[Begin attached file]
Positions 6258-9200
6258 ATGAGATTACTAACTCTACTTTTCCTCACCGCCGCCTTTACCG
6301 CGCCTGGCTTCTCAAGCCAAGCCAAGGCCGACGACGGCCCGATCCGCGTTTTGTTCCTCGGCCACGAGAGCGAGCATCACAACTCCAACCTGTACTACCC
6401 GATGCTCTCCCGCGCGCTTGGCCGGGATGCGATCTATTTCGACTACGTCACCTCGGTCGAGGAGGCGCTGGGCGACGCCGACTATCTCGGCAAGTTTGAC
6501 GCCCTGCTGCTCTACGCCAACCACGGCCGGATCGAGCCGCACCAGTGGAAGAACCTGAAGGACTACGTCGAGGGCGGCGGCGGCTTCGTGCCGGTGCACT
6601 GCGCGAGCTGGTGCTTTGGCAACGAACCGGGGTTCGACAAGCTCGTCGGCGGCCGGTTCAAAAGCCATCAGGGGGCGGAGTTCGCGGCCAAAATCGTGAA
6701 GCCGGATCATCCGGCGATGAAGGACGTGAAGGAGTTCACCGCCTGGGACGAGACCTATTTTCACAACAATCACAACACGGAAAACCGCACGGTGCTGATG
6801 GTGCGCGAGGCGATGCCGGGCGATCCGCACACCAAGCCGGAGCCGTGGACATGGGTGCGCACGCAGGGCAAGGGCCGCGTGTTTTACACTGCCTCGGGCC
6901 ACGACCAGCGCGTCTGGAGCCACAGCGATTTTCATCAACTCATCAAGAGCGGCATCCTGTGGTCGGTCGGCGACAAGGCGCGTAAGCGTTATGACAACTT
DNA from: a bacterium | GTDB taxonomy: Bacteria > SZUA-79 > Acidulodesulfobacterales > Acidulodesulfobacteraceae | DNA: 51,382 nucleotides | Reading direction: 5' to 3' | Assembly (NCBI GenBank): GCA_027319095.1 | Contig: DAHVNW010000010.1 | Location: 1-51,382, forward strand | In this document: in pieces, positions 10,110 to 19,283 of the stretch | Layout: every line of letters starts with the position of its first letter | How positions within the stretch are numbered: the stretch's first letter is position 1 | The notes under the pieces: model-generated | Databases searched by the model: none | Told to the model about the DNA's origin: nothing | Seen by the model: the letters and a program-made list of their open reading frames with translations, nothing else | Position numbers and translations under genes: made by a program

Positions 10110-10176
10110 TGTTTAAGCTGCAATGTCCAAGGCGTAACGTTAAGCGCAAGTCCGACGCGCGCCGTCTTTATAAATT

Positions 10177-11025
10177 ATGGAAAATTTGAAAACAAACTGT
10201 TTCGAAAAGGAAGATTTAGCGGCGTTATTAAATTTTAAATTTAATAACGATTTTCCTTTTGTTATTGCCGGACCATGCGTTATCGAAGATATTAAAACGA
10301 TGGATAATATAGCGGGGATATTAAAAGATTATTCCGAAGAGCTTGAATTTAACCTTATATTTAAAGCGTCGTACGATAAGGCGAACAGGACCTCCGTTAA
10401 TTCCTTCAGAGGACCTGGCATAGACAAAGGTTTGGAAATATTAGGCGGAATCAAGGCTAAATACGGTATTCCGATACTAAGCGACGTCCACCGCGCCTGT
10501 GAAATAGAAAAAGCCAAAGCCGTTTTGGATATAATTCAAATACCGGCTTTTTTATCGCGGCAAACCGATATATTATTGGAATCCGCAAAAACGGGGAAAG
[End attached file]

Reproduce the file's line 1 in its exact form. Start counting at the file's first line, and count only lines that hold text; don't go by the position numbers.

Positions 6258-9200